The deck is stacked pretty high against malicious prosecution claims. While Courts certainly have an interest in stopping harassment through litigation, there is also a strong presumption that parties should have the freedom to make their allegations and arguments in a legal venue. Part of this balance is the requirement to prove special damages in a malicious prosecution matter. Even if someone can successfully show that a case was brought against them with no underlying basis and with improper intent, they still need to demonstrate that they have suffered some special damages beyond just the annoyance and expense of defending the matter in the first place. This unusual requirement for an unusual cause of action is aptly demonstrated in the case of 55 East Washington Development, LLC v. Adam David Lynd, recently decided in the First District Appellate Court. 55 East Washington Development, LLC v. Adam David Lynd, 2022 IL App (1st) 210549-U.
To simplify the facts behind the dispute, a purchase contract was signed for several floors of the Pittsfield building in Chicago. This purchase agreement involved a 2.7 million dollar non-refundable deposit, to be paid by a certain date. The day before that deadline, the buyer accused the seller of misrepresenting the square footage and asked for a time extension. The seller refused to extend the timeline without payment of the 2.7 million. The buyer responded to this by filing a lawsuit against the seller, and recording a notice of the legal dispute (what is formally called a lis pendens). This lis pendens is significant because it gives formal notice that the property is the subject of litigation, potentially creating legal liability for any other buyers if they purchase the property before that litigation is resolved. At any rate, the court dismissed the buyer’s case and removed the lis pendens, and found that the buyer had, basically, manufactured the square footage discrepancy in order to get more time to come up with financing for the purchase.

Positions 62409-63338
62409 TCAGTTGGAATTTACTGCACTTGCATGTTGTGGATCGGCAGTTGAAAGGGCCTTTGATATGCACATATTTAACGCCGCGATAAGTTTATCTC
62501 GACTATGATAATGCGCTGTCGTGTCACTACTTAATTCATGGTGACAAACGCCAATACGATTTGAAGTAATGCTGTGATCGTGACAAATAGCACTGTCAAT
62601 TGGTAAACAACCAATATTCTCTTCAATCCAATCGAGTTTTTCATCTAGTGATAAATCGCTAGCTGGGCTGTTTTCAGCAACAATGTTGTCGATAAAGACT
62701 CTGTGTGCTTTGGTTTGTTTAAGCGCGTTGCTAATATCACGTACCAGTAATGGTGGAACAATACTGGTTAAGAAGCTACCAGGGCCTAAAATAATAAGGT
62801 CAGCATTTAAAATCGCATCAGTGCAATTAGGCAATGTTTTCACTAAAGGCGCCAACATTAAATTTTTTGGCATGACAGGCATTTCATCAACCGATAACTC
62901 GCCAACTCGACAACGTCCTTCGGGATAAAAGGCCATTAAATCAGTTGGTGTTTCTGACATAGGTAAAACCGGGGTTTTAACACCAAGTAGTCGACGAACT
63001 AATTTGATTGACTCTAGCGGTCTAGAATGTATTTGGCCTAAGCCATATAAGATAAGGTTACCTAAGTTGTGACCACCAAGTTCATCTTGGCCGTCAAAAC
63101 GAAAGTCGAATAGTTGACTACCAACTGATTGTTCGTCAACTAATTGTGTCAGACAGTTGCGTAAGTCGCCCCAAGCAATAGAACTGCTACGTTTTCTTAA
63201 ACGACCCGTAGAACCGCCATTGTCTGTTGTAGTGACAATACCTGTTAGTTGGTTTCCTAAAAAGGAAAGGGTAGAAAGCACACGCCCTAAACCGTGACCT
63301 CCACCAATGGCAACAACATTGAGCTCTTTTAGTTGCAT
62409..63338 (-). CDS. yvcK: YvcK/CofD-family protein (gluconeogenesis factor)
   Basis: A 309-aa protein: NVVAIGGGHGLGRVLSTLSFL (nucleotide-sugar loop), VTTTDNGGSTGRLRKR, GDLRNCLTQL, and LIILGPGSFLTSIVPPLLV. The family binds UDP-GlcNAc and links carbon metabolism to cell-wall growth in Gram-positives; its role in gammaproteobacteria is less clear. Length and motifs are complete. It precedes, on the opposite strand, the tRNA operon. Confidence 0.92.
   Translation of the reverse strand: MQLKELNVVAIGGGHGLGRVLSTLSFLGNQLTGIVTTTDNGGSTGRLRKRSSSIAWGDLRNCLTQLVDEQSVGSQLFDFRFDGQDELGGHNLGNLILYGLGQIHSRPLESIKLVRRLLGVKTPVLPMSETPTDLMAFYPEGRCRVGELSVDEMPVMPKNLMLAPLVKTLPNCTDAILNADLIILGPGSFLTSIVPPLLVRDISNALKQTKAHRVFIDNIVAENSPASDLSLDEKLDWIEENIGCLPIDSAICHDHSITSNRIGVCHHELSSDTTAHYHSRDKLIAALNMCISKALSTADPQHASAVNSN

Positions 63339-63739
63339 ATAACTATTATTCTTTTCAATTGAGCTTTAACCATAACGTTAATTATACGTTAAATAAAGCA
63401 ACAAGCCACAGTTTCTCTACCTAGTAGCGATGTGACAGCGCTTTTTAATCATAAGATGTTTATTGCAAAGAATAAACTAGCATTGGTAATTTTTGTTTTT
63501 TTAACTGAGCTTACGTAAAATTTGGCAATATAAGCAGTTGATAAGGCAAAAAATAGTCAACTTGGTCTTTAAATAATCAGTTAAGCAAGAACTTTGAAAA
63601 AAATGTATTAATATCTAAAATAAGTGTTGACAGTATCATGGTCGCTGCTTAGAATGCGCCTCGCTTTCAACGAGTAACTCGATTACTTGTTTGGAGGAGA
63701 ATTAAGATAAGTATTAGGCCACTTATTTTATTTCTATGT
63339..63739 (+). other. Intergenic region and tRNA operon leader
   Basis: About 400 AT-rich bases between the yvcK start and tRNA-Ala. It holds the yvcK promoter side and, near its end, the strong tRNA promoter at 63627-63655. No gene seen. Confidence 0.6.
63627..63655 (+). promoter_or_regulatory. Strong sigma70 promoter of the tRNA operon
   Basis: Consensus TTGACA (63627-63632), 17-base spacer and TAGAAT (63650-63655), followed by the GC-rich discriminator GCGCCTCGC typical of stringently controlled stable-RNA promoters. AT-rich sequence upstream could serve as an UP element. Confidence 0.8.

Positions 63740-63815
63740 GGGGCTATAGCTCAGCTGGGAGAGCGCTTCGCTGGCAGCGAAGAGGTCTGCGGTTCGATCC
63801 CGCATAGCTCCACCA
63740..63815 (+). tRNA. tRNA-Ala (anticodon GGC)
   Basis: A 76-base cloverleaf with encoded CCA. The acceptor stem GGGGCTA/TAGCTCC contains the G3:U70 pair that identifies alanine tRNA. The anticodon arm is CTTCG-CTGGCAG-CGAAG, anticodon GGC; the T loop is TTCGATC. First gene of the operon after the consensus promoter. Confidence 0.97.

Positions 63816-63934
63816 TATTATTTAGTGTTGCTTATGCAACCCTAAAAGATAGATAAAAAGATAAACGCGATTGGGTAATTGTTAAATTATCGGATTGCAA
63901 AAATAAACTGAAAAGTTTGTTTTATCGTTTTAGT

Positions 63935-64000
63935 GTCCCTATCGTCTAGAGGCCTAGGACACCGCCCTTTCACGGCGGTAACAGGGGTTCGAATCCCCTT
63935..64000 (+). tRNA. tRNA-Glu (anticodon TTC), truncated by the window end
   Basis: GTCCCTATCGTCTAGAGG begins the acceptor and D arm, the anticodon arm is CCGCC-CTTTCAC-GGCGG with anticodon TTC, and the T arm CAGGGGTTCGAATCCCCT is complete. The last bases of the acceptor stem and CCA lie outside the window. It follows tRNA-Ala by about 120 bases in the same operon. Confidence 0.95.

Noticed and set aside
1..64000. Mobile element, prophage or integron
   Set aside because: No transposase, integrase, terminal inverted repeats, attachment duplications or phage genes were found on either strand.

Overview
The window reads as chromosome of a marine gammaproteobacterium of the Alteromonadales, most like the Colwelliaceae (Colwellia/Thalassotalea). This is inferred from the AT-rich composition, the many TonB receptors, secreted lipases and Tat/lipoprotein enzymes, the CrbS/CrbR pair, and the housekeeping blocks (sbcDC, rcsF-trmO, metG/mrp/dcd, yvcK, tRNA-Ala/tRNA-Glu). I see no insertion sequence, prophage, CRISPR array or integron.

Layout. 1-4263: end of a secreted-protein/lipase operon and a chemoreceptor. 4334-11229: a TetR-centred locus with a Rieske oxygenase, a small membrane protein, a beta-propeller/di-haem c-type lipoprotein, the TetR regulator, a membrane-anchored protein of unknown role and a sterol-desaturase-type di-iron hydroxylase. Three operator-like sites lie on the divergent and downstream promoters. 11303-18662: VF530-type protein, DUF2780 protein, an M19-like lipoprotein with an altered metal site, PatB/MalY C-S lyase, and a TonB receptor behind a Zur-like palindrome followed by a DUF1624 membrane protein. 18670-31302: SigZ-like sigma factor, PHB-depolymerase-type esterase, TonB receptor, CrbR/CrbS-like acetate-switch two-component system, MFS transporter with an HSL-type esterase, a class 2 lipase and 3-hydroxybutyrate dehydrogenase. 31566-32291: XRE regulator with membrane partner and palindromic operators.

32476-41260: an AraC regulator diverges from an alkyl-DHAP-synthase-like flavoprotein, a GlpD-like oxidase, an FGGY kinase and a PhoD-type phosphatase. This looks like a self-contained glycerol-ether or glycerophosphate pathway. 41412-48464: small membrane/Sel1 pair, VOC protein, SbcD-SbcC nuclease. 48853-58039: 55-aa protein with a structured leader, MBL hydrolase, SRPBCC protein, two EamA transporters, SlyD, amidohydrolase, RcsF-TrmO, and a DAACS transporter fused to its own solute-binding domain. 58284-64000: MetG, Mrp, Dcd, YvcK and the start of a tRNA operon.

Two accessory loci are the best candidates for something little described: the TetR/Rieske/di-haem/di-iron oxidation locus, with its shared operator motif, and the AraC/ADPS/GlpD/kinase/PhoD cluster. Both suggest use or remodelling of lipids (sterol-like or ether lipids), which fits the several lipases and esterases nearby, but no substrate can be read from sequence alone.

The prospective seller, 55 East Washington Development, LLC, then filed the malicious prosecution suit against the buyer’s agent, Adam Lynd, which is the subject of the current litigation. The Seller argued that Lynd, through the Buyer, had indeed caused damages to them because the lis pendens had effectively made the property unsellable during the previous lawsuit—that the Buyers legal action was wrongfully brought and caused them special injury. The trial court didn’t find Lynd to be the proper defendant, nor did they buy the special damages argument, and so dismissed the case. The Seller, 55 East Washington, appealed.
The Appellate Court agreed with the dismissal of the malicious prosecution case. It pointed out that malicious prosecution claims are disfavored, as to not discourage people from pursuing legitimate claims for fear of future liability. While the court acknowledges that a lis pendens can, in some cases, create special damages, it finds that it did not in this case. The reason comes down to two main points. First, 55 East Washington never actually tried to sell the property during the earlier lawsuit. It’s decision not put the property back on the market, while surely influenced by the ongoing litigation, was ultimately it’s decision to make, not a result of the lis pendens itself. Secondly, it’s important to remember that the malicious prosecution suit was brought against the Buyer’s agent, not the actual Buyer itself. This is important because any damages that 55 East Washington claimed were caused by the malicious prosecution could have been resolved through contract litigation on the original sale contract itself, or even as a part of the earlier lawsuit that they got dismissed. Because of this, the court found that 55 East Washington’s damages could not support the (again, notably unfavored) malicious prosecution action.